According to the CDC, fifty-nine people infected with the outbreak strain of Shiga toxin-producing E. coli O157:H7 have been reported from 15 states and the District of Columbia. Illnesses started on dates ranging from October 5, 2018 to November 16, 2018. Twenty-three people have been hospitalized, including two people who developed hemolytic uremic syndrome, a type of kidney failure. No deaths have been reported.  In Canada, as of December 13, 2018, there have been 28 confirmed cases of E. coli illness investigated in Ontario (5), Quebec (19), New Brunswick (1), and British Columbia (3). The illnesses in British Columbia were related to travel to Quebec, Ontario and the United States. Individuals became sick between mid-October and mid-November 2018. Ten individuals have been hospitalized, and two individuals suffered from hemolytic-uremic syndrome (HUS), which is a severe complication that can result from an E. coli infection. No deaths have been reported. Individuals who became ill are between 2 and 93 years of age.

The above numbers will grow.

And, there are the real people I have spoken to in last week related to this outbreak:

  1. Husband with wife in rehabilitation after nearly two-month hospitalized in ICU with HUS.  She is still on dialysis three times a week and will be for rest of her life.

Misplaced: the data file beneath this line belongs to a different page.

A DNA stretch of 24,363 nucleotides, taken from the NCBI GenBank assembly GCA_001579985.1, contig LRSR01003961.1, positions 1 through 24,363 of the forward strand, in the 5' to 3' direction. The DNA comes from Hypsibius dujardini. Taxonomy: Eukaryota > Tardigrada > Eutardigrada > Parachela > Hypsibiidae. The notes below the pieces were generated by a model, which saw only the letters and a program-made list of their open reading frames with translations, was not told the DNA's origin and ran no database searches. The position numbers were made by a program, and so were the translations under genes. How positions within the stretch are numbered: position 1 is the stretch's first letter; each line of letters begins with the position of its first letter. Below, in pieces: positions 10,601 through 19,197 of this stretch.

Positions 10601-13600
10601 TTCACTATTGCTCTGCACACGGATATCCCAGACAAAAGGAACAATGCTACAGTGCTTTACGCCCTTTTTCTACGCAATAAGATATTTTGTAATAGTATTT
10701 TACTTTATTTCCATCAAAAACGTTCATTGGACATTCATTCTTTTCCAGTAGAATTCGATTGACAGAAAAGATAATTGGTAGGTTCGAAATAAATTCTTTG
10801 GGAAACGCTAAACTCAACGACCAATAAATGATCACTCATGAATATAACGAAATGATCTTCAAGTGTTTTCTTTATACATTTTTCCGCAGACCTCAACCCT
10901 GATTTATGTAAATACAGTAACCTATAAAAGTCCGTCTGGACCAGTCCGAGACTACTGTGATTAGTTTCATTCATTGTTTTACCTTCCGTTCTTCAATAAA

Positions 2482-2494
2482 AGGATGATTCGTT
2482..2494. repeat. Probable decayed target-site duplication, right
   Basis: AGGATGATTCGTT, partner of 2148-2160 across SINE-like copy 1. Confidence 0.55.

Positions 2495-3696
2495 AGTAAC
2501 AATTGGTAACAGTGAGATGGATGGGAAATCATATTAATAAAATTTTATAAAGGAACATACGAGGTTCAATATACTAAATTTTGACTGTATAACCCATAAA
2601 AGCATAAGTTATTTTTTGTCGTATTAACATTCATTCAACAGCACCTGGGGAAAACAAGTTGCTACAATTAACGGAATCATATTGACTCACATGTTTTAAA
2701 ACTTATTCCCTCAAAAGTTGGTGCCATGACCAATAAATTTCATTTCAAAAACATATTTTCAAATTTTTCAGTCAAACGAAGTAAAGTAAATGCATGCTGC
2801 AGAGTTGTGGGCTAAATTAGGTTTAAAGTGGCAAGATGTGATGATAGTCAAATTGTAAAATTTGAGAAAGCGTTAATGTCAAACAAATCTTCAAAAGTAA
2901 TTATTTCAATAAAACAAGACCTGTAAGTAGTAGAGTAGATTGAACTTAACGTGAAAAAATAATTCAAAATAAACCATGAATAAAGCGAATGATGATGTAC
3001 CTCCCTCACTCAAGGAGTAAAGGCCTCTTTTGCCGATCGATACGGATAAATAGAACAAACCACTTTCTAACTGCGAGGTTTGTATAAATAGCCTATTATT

2. Airline pilot who stopped over in Toronto and has now been hospitalized for weeks in the US with HUS.
  3. Father of Canadian child who ate romaine lettuce while on vacation in California and has been hospitalized with HUS for seven weeks in Vancouver, BC.
  4. Mom tonight who I spoke to as her daughter was undergoing a bowel resection do to E. coli O157:H7.
  5. Another mom whose daughter spent 15 days in the hospital undergoing several blood transfusions after being diagnosed with HUS.

Real people.

Fifty-nine people infected with the outbreak strain of Shiga toxin-producing E. coli O157:H7 have been reported from 15 states and the District of Columbia. Since the last CDC update on December 6, an additional 7 ill people have been included in this investigation – California 12, Connecticut 1, District of Columbia 1, Florida 1, Illinois 2, Louisiana 1, Massachusetts 1, Maryland 1, Michigan 7, New Hampshire 6, New Jersey 12, New York 7, Ohio 1, Pennsylvania 4, Rhode Island 1, Wisconsin 1.

Illnesses started on dates ranging from October 5, 2018 to November 16, 2018.

Twenty-three people have been hospitalized, including two people who developed hemolytic uremic syndrome, a type of kidney failure. No deaths have been reported.

FDA Update.

The Public Health Agency of Canada has identified ill people infected with the same DNA fingerprint of E. coli O157:H7 bacteria in Canada. In Canada, as of December 6, 2018, there have been 27 confirmed cases of E. coli illness investigated in Ontario (4), Quebec (19), New Brunswick (1), and British Columbia (3). The illnesses in British Columbia were related to travel to Quebec, Ontario and the United States. Individuals became sick between mid-October and early November 2018. Nine individuals have been hospitalized, and two individuals suffered from hemolytic-uremic syndrome (HUS), which is a severe complication that can result from an E. coli infection. No deaths have been reported. Individuals who became ill are between 2 and 93 years of age. The majority of cases (52%) are male.